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Beau Dick: Early Works


March 29 – May 11, 2019
Tanúyap Project Space, Fazakas Gallery, 688 E Hastings St., Vancouver, BC

 


 

Beau Dick, acclaimed as one of the Northwest Coast’s most versatile and talented carvers, apprenticed with many artists including his father, Benjamin Dick, and master carvers Robert Davidson, Tony Hunt, and Bill Reid, among others. Early Works brings together pieces by Beau, made between 1978 and 1980 when he was just 23, and offers a unique glimpse into his artistic development. The exhibition is both a testament to Beau’s legacy and an exciting look at his creative output from an earlier decade.

 

 


Chief Beau Dick, Walas Gwa’yam (1955–2017), was a Kwakwaka’wakw (Musgamakw Dzawada’enuxw First Nation) artist and activist. He was born in the community of Alert Bay, B.C., and lived in Kingcome Inlet, Vancouver, and Victoria before returning to Alert Bay to live and work. He began carving at an early age, studying under his father, Benjamin Dick, his grandfather, James Dick, and other renowned artists such as Henry Hunt and Doug Cranmer. He also worked alongside master carvers Robert Davidson, Tony Hunt, and Bill Reid.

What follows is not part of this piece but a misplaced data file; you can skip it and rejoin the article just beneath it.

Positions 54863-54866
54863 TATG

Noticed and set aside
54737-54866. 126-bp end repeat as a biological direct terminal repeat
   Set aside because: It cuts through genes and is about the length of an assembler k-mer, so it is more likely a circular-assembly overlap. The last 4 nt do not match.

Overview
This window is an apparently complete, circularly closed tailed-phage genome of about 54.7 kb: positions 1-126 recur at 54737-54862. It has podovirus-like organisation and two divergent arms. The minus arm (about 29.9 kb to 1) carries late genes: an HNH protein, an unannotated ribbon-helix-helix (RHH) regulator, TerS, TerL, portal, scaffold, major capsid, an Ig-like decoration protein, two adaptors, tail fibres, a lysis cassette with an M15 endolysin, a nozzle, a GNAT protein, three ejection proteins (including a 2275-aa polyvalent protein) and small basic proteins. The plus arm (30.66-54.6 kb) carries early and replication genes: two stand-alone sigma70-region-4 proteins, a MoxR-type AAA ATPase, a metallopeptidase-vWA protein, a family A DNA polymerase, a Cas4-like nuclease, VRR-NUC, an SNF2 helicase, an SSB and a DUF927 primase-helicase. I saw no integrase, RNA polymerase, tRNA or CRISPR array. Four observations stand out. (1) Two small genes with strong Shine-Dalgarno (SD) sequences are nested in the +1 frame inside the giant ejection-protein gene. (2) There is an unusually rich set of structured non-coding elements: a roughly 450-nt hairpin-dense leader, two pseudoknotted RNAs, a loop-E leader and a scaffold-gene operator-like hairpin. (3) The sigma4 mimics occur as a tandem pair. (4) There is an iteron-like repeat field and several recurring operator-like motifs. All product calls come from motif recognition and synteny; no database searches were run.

Dick created several important public works, including a transformation mask for the Canadian Pavilion at Expo 86 in Vancouver and the Ga’akstalas Totem Pole for Stanley Park, carved with Wayne Alfred and raised in 1991. His work has been shown in exhibitions around the world, including at the Royal British Columbia Museum, Victoria, B.C. (1976); Canada House, London, United Kingdom (1998); the 17th Biennale of Sydney, Australia (2010); and Documenta 14 in Athens, Greece, and Kassel, Germany (2017). He was the recipient of the 2012 VIVA Award and was artist-in-residence at the University of British Columbia’s Department of Art History, Visual Art and Theory from 2013 to 2017.

See more works by Beau Dick here.